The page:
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Microbes at work in your kimchi

Kimchi is the national dish of South Korea and has become a global trend in the last several years. With its distinct and pungent odor, people seem to either love this stuff or despise it with all their passion. Kimchi is a mixture of vegetables and seasonings that is fermented before it is eaten. It is spicy, salty, and tangy all at the same time. (more…)

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The Olympics: Microbes vs. Humans

As the world watches the Olympics, the journal Nature Microbiology hosted the Microbial Olympics.

Here are some highlights from this year's Microbial Olympics events:

(1) Synchronized swarming: Swarming is a coordinated movement of bacterial populations to spread out over solid or semi-solid surfaces. Swarming speeds are comparable to swimming speeds in the same organism. In the synchronized swarming competition, bacterial populations are judged on how quickly they swarm on a semi-solid agar surface. Bacterial populations start in the middle of the surface and move outwards to the finish line. The medalists for this event are the well known swarmers, Vibrio parahaemolyticus (gold), Proteus mirabilis (silver) and Bacillus subtilis (bronze). (more…)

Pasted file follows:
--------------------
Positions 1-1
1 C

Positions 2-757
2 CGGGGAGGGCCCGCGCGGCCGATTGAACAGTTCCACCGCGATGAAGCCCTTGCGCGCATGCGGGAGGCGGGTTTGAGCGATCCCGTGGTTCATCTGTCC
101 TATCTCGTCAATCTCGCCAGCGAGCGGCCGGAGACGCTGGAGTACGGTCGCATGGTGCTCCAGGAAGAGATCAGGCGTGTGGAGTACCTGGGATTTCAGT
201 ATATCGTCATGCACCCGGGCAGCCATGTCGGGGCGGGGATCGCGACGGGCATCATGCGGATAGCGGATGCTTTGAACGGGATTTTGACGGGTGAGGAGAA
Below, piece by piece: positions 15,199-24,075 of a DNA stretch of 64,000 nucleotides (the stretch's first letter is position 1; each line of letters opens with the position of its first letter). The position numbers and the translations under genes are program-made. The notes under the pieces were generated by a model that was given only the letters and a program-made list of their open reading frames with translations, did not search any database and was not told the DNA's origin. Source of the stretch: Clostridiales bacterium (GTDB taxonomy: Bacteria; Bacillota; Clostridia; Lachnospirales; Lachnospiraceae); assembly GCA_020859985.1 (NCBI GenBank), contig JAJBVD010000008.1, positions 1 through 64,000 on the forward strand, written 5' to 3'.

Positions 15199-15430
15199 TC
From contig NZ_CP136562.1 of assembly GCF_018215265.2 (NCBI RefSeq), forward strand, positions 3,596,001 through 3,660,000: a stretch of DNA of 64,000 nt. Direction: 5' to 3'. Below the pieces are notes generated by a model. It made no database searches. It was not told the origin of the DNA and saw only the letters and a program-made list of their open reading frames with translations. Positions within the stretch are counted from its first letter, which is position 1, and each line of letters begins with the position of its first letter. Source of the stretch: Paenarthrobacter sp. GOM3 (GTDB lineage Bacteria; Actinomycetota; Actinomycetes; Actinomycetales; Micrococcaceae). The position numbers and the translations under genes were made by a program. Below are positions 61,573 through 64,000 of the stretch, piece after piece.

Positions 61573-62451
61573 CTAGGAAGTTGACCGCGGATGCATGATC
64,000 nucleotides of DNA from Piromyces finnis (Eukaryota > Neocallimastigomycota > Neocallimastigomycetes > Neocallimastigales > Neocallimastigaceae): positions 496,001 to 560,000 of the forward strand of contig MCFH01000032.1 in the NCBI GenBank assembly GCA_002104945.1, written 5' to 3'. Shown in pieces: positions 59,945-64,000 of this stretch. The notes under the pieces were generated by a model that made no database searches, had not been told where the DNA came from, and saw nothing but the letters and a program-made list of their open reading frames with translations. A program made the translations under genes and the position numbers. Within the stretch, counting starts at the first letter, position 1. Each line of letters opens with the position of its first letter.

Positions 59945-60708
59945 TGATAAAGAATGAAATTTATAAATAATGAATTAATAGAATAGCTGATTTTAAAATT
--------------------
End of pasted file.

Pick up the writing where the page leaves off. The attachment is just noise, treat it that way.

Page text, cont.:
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Lost in translation: From scientists to the press and to the public

"You don't really understand something unless you can explain it to your grandmother." - quote attributed to Albert Einstein

As a scientist, we often find that people have a hard time understanding what we do. Family and friends may expect that we make giant strides in our work everyday, making important breakthroughs or discoveries left and right. They may not understanding how slow science is or why our research is important or even what our research is about. (more…)

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Microbe of the month: Nanopusillus acidilobi, an archaeon found in Yellowstone National Park

"Life has evolved to thrive in environments that are extreme only by our limited human standards: in the boiling battery acid of Yellowstone hot springs, in the cracks of permanent ice sheets, in the cooling waters of nuclear reactors, miles beneath the Earth's crust, in pure salt crystals, and inside the rocks of the dry valleys of Antarctica." -Jill Tarter, astronomer